The value of a good dictionary
Labour has pursued policies, be they social or economic, for ideological reasons: and when they fail, as so many have, it has not been because of slipshod administration. It is because that was how things were always going to work out.
I mention this in the specific context of the House of Lords report on the benefits - or lack of them - of mass immigration. The theory applies, however, to much else, immediate or not. Some feel that mass immigration happened by accident; or that Labour's economic miracle was, indeed, so miraculous that it required hecatombs of foreigners to come here and undertake it.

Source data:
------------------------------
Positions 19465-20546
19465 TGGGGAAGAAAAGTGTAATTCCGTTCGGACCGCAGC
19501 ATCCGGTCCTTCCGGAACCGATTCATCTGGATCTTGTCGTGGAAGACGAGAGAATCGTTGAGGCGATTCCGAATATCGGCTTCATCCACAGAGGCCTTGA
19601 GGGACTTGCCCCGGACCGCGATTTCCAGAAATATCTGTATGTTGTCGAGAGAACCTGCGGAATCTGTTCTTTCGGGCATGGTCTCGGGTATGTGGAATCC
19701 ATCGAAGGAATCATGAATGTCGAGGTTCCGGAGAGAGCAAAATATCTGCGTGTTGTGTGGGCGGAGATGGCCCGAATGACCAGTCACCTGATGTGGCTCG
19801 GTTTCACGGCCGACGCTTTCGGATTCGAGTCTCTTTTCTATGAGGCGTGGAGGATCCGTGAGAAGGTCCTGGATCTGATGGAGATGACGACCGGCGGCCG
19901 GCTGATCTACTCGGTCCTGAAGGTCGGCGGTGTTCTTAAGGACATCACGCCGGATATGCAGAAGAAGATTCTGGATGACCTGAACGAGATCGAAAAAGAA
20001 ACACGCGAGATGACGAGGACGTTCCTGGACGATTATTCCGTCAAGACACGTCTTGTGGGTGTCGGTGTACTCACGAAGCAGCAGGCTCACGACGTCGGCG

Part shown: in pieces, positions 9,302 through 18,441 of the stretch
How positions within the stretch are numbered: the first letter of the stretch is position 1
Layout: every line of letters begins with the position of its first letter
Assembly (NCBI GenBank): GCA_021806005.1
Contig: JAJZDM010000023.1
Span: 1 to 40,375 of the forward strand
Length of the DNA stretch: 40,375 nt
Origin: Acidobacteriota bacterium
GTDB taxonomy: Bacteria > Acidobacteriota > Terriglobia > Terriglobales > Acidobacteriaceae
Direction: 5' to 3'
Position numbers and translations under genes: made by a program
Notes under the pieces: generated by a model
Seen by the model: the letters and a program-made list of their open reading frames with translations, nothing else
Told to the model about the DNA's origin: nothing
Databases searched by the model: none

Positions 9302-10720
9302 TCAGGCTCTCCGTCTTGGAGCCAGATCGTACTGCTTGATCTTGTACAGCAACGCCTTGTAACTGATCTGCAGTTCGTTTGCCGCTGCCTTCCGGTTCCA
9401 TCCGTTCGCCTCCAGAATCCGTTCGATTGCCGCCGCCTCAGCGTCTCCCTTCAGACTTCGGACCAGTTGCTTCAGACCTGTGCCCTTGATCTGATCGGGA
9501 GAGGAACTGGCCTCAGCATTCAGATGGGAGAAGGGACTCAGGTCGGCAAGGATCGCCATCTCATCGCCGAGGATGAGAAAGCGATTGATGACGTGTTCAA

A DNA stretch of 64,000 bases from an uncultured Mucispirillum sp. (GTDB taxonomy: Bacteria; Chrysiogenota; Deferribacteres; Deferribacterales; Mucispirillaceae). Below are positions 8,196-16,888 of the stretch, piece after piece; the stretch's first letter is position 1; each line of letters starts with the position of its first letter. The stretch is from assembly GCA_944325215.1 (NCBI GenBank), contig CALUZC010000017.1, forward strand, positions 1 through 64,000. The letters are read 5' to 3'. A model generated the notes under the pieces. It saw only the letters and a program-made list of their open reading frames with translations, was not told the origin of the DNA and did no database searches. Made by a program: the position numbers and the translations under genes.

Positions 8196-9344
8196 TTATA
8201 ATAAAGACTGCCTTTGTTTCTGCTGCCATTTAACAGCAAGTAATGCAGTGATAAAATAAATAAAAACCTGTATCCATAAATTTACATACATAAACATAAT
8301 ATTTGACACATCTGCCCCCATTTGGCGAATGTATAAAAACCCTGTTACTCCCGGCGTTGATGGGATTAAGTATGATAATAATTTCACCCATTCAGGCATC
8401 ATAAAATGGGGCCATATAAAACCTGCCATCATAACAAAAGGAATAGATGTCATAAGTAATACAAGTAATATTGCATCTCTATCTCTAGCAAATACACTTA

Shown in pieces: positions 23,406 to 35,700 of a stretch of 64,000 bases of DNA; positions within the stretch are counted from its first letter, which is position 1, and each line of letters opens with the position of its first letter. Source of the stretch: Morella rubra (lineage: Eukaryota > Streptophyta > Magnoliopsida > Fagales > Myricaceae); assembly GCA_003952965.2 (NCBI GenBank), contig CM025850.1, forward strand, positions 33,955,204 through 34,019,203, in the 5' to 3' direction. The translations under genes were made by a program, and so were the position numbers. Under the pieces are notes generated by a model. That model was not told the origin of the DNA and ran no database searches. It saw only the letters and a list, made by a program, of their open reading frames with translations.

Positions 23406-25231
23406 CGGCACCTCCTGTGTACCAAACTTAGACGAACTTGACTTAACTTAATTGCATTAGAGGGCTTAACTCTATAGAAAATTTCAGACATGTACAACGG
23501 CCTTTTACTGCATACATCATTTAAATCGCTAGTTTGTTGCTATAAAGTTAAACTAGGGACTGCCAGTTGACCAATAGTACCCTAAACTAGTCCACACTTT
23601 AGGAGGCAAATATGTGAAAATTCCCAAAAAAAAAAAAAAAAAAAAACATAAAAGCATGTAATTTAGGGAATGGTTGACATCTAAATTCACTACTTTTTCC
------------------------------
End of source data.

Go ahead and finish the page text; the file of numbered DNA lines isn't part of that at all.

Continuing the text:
Now, this is absolutely true - but it's always a good idea, when using archaic and impressive-looking words, to check that you know what they mean. The word hecatomb, for instance, looks very serious and intellectual.
a Hecatomb (Ancient Greek ἑκατόμβη / hekatómbê) was a sacrifice to the gods of 100 cattle (hecaton = one hundred)
I knew this word as it happens - it first came to my attention in a speech by Boris Johnson. He, as befits a classicist, used it in a speech about foot and mouth disease.